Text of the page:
The Secret Garden, complete online version

First edition illustrated Children's Book By Frances Hodgson Burnett

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" Well, if tha' doesn't go out tha'lt have to stay in, an' what has tha' got to do? "
Mary glanced about her. There was nothing to do. When Mrs. Medlock had prepared the nursery she had not thought of amusement. Per­haps it would be better to go and see what the gardens were like.
" Who will go with me? " she inquired.
Martha stared.
" You'll go by yourself," she answered. " You'll have to learn to play like other children does when they haven't got sisters and brothers. Our Dickon goes off on th' moor by himself an' plays for hours. That's how he made friends with th' pony. He's got sheep on th' moor that knows him, an' birds as comes an' eats out of his hand. However little there is to eat, he always saves a bit o' his bread to coax his pets."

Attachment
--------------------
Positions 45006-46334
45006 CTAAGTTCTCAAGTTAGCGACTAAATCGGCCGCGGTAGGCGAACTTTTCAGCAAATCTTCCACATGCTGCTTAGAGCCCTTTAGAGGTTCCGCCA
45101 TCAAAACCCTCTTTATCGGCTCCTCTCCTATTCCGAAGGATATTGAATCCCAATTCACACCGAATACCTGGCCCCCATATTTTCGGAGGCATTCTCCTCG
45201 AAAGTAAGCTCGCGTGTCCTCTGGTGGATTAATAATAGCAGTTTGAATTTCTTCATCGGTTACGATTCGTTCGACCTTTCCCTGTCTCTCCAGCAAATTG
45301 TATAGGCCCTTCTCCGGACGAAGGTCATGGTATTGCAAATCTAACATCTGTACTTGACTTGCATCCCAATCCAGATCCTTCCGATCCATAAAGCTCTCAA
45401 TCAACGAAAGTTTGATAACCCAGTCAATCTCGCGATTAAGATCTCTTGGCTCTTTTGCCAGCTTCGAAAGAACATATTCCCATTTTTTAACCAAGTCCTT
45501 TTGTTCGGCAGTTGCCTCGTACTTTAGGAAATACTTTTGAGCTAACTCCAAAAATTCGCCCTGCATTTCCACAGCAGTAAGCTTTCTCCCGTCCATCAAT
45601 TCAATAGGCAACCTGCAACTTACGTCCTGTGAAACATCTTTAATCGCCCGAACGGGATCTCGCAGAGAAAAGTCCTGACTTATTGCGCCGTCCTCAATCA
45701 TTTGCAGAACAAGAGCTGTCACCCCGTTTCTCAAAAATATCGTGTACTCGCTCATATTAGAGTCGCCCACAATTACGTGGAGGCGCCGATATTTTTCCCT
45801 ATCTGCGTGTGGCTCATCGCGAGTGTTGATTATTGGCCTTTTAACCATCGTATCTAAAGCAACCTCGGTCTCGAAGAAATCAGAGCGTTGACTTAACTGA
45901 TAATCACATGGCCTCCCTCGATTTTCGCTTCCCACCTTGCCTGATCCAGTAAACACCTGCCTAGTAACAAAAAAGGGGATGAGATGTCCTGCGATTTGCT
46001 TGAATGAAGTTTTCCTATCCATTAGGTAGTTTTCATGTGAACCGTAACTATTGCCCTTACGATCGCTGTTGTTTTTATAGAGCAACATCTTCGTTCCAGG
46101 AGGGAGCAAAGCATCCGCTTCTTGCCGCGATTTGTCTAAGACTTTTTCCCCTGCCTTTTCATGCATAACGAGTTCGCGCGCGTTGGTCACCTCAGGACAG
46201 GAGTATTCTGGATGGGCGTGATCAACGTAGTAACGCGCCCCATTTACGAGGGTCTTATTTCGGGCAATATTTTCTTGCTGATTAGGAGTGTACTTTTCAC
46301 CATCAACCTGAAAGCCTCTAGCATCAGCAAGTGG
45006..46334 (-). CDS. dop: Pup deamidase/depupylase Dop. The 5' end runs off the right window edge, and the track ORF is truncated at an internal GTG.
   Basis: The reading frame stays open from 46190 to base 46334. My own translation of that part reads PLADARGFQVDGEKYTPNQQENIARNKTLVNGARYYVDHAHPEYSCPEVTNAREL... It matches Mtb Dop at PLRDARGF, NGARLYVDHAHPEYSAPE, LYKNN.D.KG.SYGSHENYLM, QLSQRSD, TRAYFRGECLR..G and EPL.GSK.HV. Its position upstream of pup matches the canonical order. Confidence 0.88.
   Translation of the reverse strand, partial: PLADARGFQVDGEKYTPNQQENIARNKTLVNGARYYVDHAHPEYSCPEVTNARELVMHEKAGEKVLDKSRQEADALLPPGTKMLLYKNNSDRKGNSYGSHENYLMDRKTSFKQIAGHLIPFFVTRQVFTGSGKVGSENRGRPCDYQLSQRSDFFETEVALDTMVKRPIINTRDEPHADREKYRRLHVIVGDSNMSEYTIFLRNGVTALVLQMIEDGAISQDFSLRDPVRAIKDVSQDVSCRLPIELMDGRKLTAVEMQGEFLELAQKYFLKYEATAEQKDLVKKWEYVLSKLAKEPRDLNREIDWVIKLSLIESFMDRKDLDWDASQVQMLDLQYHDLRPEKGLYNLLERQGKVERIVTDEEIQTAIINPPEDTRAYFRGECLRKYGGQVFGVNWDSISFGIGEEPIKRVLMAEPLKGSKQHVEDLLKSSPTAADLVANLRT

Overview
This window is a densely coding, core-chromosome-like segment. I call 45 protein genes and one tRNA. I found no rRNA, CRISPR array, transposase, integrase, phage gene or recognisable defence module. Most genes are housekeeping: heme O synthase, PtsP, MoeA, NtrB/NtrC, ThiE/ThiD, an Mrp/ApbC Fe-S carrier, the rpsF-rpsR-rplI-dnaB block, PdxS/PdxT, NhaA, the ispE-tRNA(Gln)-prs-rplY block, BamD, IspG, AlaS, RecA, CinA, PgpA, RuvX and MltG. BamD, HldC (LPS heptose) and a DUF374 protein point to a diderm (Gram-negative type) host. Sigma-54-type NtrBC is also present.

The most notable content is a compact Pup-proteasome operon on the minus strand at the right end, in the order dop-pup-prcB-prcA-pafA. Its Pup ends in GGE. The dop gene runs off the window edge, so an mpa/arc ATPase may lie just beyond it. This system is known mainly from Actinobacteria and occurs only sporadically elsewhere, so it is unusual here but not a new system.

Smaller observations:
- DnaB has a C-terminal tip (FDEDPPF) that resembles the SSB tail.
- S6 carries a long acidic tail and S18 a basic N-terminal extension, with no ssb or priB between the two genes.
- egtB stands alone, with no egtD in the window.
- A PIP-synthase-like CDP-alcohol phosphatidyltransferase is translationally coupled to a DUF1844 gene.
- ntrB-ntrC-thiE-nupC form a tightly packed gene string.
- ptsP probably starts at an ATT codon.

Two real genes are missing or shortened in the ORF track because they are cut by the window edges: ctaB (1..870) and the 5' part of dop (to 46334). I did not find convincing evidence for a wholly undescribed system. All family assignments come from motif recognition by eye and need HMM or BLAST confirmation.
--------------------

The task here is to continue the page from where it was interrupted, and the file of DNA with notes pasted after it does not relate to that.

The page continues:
It was really this mention of Dickon which made Mary decide to go out, though she was not aware of it. There would be birds outside though there would not be ponies or sheep. They would be different from the birds in India and it might amuse her to look at them.
Martha found her coat and hat for her and a pair of stout little boots and she showed her her way down-stairs.
" If tha' goes round that way tha'll come to